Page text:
lol. London does quite a lot of risky financial shit.
Also you might have heard of a little company kicking the shit out of Intel... ARM. Based in Cambridge UK, that is also where most tech investments in Europe are happening (not London or Berlin).
Also, Germany and Switzerland are much more quiet and private about investments. You won't hear about many of them.
These days you can invest in a UK startup, and have the government pick up 100% of the tab if it fails. Not to mention insane tax breaks (100%+) for r&d and for exploiting patents. The UK already has crowd equity.
If you get all your news from YC then you're probably stuck in the silly valley echo chamber.
Don't developers in London get paid crap though? I've heard horror stories about ridiculously low London salaries here on Hackernews. Are the low salaries just because their is a surplus developer talent in the UK?
It really depends on your definition of crap. London dev salaries range from £24k for absolute juniors to £120k+ for the top 2%. Contractors fare substantially better. In my recruiter days I placed a Python developer who had experience with a particular trading system on a contract with a large trading firm. His contract was £1,100 per day for 6 months.
Keep in mind the other notable differences between here and the US such as free health care, a larger number of paid holidays etc.
How much you pay in London really depends on how/where you want to live. It's far cheaper if you're happy to spend an hour or more commuting each way.
I need to earn £50k to cover just childcare costs and the mortgage (looking forward to both of those going down soon). I could sell up and buy a similar property 5 miles away and those costs would both halve. I could sell up and buy a similar property 10 miles away and have no mortgage at all. Neither of those would make us happier as a family (no matter how much I'd love to have no mortgage); we want to live where we're living now, so I just get on with it.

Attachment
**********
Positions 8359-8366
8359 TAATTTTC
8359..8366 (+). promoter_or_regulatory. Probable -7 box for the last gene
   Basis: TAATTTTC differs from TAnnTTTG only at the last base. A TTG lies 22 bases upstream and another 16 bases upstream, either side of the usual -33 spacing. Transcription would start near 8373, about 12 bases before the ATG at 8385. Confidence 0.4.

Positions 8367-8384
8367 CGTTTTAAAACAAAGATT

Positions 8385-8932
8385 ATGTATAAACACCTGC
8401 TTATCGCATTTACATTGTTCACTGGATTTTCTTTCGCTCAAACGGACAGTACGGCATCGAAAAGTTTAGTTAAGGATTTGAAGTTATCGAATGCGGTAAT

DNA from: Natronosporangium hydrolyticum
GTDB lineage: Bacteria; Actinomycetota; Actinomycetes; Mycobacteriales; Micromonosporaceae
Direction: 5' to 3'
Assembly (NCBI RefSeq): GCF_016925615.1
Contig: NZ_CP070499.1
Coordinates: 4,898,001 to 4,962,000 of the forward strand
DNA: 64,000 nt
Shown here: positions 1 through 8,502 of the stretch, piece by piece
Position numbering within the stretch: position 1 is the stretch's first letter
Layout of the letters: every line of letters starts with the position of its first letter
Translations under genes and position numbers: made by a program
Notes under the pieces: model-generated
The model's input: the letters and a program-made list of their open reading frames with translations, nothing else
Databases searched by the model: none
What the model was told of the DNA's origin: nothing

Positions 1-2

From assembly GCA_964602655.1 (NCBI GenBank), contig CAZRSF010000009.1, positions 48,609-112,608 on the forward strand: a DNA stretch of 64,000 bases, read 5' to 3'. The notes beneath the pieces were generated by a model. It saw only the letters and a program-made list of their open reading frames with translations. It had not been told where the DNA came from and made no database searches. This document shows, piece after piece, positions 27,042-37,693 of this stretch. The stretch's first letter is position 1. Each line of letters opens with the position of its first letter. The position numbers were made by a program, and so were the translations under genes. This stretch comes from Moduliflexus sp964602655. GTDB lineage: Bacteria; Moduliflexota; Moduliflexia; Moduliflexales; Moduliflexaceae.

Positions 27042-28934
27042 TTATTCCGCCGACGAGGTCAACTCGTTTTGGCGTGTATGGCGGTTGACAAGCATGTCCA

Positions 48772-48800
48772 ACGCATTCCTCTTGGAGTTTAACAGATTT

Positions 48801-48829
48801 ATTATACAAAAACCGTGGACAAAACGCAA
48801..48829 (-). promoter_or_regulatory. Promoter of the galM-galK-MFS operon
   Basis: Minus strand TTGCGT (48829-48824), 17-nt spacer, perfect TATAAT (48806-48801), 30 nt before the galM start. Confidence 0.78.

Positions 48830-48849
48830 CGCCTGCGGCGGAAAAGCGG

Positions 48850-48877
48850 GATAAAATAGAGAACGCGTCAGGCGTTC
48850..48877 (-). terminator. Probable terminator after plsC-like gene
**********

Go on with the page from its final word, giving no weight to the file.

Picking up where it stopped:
I disagree. We have a handful of senior devs being paid in excess of £70k. There are plenty of non-finance companies paying similar salaries. £80k-£90k is relatively common for a senior developer in London.
Another way to see things is that the US, and especially Silicon Valley, have ridiculously high salaries. I'd say that compared to the rest of Europe, developer salaries in London are probably on the high side.
The service prices (health, education, banking, communications, etc) are generally much lower than in the US, though, so it's hard to get an accurate comparison of cost-of-life.
Please tell me more about "have the government pick up 100% of the tab if it fails". I'm aware of some incubators here and there (which are mostly a way to create artificial markets for well-connected "advisors" and Euro-funded "trainers"), and I know about the new R&D legislation (which is mainly benefiting BigCo, like anything else patent-related), but I don't see how you could drop the whole bill of your private enterprise on the Chancellor.
Exactly, so what it says is if you have 10.000 loss on share-A, and 10.000 capital gain on share-B, then you can set the loss against your gain and not pay tax on that 10k of income. I.e., purely for the share-A you still lose the 10.000 but gain a "tax credit" worth some % [whatever your rate is] of that. A common misunderstanding is that you'd get "tax credit" of 10.000, which you don't.
Yeah, I didn't mean to say it was the sole reason or even a primary reason, but it's a contributing factor. The risk-averse culture (investment and employees), and lack of exemplars of successful entrepreneurs (vs. going into banking, government, etc.) is probably the biggest problem.
I get the general perception top tier Sand Hill VCs are now willing to invest in Series B or later (and some Series A) in Europe. Costs have dropped, even in Europe, so you can get pretty far on $50-100k in savings for a seed round. So the big problem in the long term is probably risk-aversion in hiring, vs. raising money.